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BP.jpgSadly, A Timely Topic

You’ve likely heard about microbes with the ability to “eat” crude oil (a.k.a., petroleum).

That is, some bacteria have the ability to metabolize most of the the organic compounds present in petroleum.

(For excellent scientific coverage of the oil spill see “The Science of the Oil Spill”.)

Interestingly, most of the bacteria used in the bioremediation of oil contamination are from natural populations, rather than genetically engineered in the laboratory.

But can plants help clean up the oil spill in the Gulf of Mexico?

That is, can plants, like some bacteria, take up and metabolize the organic components of crude oil?

Phytoremediation

Using green plants to help clean up (remediate) soils contaminated with toxic substances, such as heavy metals, radionuclides, or toxic organic compounds, is referred to as phytoremediation.

New_Wave.jpgThe use of plants to help clean up the environment has great appeal. The two main reasons why are (1) that the contaminated soils can be treated in situ and (2) that it’s relatively cheap, compared to conventional industrial clean-up methods. (The latter reason is, of course, very enticing to both government and industry.)

Though phytoremediation has a lot of promise, to date, it has had only limited success for several reasons.

Each contaminated site is different. Success in greenhouse studies often can not be replicated in the field, due to all the environmental and biological variables that occur.

Toxicity of site, especially with petroleum-contaminated soils, may kill most plants.

To breakdown toxic organic compounds in the soil, plants must by able to extract them. This is a major limitation.

The solution may be to use the plants’ roots as both a physical and nutritional “scaffolding” for microbes that can metabolize total petroleum hydrocarbons contaminants.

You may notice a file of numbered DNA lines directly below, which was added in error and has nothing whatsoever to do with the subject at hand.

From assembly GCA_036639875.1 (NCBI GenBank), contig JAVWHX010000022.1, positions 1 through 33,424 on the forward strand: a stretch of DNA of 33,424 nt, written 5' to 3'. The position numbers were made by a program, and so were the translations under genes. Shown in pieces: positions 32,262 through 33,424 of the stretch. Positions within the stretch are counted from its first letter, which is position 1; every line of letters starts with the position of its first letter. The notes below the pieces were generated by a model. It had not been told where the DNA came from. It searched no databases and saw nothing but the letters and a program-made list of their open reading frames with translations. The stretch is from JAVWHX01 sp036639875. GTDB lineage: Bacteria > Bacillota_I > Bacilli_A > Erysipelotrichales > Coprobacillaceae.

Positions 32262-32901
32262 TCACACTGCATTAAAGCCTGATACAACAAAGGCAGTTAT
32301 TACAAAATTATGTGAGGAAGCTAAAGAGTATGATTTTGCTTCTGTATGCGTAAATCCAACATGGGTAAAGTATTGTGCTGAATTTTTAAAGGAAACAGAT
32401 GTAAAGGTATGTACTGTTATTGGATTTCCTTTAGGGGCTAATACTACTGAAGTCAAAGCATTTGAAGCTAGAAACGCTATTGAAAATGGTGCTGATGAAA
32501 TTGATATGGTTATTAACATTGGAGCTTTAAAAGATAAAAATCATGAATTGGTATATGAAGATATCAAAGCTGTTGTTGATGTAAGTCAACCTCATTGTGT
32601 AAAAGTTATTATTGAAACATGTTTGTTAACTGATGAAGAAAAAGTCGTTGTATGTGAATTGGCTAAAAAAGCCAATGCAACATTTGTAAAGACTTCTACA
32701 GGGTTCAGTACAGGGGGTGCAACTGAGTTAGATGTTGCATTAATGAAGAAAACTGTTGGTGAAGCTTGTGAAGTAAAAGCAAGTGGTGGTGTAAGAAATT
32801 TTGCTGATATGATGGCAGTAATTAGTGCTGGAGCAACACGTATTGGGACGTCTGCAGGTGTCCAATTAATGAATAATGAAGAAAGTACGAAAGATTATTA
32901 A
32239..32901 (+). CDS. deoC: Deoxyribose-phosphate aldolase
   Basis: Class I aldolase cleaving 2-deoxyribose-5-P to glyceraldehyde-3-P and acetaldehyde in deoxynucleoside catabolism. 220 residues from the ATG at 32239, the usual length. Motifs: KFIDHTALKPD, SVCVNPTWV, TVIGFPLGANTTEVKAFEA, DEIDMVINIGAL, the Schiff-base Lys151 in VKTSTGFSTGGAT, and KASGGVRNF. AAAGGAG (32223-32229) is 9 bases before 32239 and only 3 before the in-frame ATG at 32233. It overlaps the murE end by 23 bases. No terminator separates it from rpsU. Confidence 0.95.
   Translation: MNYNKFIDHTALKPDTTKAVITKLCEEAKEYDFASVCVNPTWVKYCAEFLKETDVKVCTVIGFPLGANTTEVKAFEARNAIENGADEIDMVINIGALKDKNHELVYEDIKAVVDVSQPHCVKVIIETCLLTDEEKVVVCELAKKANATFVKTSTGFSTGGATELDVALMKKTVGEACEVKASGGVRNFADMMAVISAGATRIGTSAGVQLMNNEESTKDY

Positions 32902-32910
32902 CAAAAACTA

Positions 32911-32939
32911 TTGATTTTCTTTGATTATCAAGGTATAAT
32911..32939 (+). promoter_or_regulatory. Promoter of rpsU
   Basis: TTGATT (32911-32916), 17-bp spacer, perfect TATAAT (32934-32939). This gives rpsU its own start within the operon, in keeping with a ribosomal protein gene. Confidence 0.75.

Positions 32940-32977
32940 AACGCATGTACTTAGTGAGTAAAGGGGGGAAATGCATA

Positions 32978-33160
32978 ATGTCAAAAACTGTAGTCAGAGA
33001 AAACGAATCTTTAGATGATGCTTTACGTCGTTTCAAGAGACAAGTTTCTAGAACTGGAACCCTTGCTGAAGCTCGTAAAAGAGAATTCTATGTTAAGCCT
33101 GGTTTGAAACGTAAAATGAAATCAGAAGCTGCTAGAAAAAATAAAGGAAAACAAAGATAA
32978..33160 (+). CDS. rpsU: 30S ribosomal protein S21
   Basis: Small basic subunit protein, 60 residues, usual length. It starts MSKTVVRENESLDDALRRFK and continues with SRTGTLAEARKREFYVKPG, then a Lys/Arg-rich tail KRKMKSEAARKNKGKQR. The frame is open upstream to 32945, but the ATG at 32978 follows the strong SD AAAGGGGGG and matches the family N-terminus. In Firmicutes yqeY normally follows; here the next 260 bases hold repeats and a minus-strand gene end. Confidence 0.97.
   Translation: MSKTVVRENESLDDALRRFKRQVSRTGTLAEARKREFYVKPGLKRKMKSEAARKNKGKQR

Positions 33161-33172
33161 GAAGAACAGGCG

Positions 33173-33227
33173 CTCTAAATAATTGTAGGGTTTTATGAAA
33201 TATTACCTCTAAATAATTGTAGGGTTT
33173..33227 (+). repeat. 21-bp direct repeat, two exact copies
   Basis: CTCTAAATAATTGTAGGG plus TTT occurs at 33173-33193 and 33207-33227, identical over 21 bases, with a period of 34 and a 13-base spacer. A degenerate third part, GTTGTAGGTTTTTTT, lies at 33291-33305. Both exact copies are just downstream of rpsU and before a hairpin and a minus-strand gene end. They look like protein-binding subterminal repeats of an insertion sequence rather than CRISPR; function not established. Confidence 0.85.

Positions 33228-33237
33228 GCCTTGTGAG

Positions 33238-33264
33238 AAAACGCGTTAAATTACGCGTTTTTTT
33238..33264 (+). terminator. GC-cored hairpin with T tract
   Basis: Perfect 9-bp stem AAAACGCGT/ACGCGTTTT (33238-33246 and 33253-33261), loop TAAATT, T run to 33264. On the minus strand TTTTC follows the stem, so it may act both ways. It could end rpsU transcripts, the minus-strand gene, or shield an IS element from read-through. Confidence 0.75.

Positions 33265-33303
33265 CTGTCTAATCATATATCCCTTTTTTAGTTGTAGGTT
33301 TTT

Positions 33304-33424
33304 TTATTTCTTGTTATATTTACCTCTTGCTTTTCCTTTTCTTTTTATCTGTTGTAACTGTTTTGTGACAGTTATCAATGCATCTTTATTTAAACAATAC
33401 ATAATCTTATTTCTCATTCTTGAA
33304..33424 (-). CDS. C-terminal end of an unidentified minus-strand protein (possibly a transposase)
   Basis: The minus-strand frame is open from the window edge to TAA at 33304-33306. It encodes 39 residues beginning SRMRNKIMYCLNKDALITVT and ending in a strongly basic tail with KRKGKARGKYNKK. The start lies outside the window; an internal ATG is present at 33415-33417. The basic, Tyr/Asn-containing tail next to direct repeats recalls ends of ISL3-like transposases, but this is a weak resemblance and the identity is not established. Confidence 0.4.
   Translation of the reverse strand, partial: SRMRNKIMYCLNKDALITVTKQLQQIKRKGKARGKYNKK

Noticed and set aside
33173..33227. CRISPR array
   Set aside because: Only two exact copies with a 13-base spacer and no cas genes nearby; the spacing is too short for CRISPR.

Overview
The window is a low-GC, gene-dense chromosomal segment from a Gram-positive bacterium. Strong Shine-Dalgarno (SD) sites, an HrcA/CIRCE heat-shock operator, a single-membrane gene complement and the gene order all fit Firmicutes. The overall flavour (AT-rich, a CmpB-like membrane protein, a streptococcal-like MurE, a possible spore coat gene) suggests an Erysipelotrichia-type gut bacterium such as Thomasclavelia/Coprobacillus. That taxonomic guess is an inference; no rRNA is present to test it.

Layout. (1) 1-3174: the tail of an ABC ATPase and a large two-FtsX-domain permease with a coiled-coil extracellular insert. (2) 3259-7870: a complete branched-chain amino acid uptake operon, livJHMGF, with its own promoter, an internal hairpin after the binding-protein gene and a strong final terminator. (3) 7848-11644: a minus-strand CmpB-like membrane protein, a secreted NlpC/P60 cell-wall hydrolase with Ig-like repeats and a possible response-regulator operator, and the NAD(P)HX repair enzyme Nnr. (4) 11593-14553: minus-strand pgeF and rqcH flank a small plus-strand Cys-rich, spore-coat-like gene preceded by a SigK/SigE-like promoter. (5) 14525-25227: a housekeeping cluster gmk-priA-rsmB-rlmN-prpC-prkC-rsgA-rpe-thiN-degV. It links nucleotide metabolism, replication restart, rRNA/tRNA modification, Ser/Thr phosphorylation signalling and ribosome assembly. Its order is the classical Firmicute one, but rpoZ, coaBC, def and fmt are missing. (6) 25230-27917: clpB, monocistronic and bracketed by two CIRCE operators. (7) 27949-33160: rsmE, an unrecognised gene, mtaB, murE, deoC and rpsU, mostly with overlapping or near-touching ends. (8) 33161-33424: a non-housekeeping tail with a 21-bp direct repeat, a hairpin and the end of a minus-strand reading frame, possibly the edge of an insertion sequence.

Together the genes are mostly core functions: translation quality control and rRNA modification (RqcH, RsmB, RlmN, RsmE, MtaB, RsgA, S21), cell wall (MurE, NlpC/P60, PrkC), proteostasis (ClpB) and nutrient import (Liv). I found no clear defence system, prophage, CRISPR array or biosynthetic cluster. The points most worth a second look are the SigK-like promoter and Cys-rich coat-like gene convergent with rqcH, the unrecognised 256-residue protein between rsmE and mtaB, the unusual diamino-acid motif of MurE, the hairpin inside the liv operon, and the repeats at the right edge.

This is called “rhizoremediation”. Briefly, it takes advantage of the fact that plants can form symbiotic relationships with soil bacteria. (More about rhizoremediation later on)

Bottom line: The use of plants for phytoremediation of petroleum-contaminated soils is an emerging technology. Consequently, at the present time plants will likely play a limited role – at least directly – in remediating the Gulf oil spill.

References

1. Collins, Chris D. (2007) “Implementing Phytoremediation of Petroleum Hydrocarbons”, IN: Phytoremediation- Methods and Reviews, Methods in Biotechnology Vol. 23, pp. 99-108. Abstract

2. Gerhardt, K.E., X.-D. Huanga, B.R. Glicka and B.M. Greenberg (2009) “Phytoremediation and rhizoremediation of organic soil contaminants: Potential and challenges .” Plant Science Vol. 176, pp. 20-30. Abstract

3. Van Epps, A. (2006) “Phytoremediation of Petroleum Hydrocarbons”, Environmental Careers Organization, U.S. EPA. (PDF)

HowPlantsWork © 2008-2011 All Rights Reserved.

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Roundup.jpgThe Last Roundup?

The herbicide that most Americans are likely familiar with is Roundup®.

Unlike the auxin-based herbicides I discussed in the previous post, Roundup® is not a selective herbicide. That is, it usually kills all green plants (except if the plant is Roundup Ready® or if the plant is a naturally Roundup®-resistant “superweed” – see below for more).

Roundup® is the Monsanto brand of the artificial chemical glyphosate, which was first synthesized in the 1970’s by Monsanto as a so-called “broad-spectrum” herbicide (i.e., kills all plants).

Glyphosate kills plants by specifically blocking the action of a key enzyme (5-enolpyruvylshikimate-3-phosphate synthase or EPSPS) that plants use to synthesize three amino acids (tyrosine, tryptophan and phenylalanine) that are essential components of all proteins. Without the ability to synthesize these amino acids, the plants will die.

Why doesn’t glyphosate similarly affect animals?